Colonization dynamics of the alien macrophyte Lemna minuta Kunth: a case study from a semi-natural pond in Appia Antica Regional Park (Rome, Italy)
Ceschin, Simona; Della Bella, Valentina; Piccari, Fabrizio; Abati, Silverio
published: Jul 1, 2016
published online: Jun 17, 2016
manuscript accepted: Apr 28, 2016
manuscript received: Nov 1, 2015
ArtNo. ESP141018802001, Price: 29.00 €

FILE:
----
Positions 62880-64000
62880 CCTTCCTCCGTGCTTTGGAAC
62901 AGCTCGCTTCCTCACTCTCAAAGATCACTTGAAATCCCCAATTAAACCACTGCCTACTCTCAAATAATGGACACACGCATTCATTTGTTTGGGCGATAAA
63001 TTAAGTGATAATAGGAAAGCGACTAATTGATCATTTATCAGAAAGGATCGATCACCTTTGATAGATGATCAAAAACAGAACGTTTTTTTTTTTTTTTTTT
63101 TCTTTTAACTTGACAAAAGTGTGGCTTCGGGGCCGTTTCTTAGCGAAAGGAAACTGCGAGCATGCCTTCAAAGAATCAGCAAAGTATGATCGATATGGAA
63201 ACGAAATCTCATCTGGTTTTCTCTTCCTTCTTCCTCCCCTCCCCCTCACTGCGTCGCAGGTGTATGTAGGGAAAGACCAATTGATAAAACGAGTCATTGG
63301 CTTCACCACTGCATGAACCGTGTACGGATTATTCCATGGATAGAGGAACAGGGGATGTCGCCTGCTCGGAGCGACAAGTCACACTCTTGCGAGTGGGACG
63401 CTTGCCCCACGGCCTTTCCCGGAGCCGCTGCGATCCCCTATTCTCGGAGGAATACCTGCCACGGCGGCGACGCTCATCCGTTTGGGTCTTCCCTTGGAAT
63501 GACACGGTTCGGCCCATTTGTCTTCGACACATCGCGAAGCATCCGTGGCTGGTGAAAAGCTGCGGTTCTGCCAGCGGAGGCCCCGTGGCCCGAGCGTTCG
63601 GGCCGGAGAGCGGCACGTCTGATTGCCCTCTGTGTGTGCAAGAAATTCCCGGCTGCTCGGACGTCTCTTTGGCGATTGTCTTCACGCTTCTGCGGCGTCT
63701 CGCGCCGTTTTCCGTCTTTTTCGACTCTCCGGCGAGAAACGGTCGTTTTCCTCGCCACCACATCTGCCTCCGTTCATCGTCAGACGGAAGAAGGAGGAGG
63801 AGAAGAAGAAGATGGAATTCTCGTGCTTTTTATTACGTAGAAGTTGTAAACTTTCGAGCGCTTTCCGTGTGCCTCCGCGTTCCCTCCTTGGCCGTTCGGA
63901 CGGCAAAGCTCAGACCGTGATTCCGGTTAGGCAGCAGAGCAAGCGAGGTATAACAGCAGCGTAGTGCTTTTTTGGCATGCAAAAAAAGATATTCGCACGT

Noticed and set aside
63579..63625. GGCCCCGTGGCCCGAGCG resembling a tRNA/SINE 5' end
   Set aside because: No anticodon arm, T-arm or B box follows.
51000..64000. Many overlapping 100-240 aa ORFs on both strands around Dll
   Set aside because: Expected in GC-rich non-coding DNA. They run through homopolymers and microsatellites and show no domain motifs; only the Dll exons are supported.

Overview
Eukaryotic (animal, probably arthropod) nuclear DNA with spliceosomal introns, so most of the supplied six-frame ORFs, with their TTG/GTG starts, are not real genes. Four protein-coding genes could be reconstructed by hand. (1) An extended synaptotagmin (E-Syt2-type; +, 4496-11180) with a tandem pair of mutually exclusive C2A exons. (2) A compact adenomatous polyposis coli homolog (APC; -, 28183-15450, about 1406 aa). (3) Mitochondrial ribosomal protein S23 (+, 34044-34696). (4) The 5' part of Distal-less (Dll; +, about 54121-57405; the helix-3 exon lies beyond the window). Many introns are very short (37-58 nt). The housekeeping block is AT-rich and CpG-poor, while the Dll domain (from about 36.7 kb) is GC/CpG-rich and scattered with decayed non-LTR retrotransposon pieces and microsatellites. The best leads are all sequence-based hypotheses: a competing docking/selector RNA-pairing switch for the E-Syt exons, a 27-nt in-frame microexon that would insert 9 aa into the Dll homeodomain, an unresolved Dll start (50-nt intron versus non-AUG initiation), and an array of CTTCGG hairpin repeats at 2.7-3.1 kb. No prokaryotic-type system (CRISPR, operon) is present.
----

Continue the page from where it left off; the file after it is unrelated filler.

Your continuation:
Abstract Most studies describing biomass production of Lemna’ species (duckweeds) underline high growth rates of these species under controlled conditions. L. minuta’s growth, as well as its colonizing capability under natural conditions, has never been investigated, despite this species being the most widespread and invasive alien duckweed in Europe. In this study, the colonization dynamics of L. minuta were analysed through a 5 month field-experiment carried out in a semi-natural pond of 26.3 m2 in the city of Rome. Variations in plant coverage (m2), biomass produced (g) and Relative Growth Rate (RGR, day–1), show that L. minuta has an growth of exponential type, consisting of three main phases: (1) an initial phase (40 days), in which L. minuta grows moderately by covering just under 15 % of the pond surface; (2) an exponential phase (45 days), in which the duckweed grows intensively, until it completely covers the entire pond surface with a monolayer floating population; (3) an apparently stationary phase perpetuated in time, in which, instead, the species continues to grow in biomass, giving rise to a dense multilayer population 2.5 cm thick. L. minuta was able to colonize the entire pond surface in a few months of experiment, increasing its total biomass over 600 times respect to that initial. This underlines the species’ high biomass production in natural conditions. The RGR of L. minuta estimated at the end of the experiment amounts to 0.041 day–1 (0.046 day–1, 0.006 day–1, 0.126 day–1 as average, minimum and maximum RGR, respectively) more than double of that calculated in similar conditions for the native congeneric L. minor, showing a higher colonization capability of the alien species respect to the native ones. The characterization of the growth dynamics in field of the alien L. minuta provides information that could be useful for a better planning of management programs of natural wetlands invaded by this alien species, also with respect to its invasion control. Our findings suggest that in lentic environments, it is necessary to remove the species every 30 – 40 days for controlling this duckweed and prevent its future outbreaks locally. However, the complete removal of an entire L. minuta population from a natural site can result difficult and demanding but, combining a physical control of L. minuta with a subsequent biological one, it could make more effective the eradication action of the species from a site.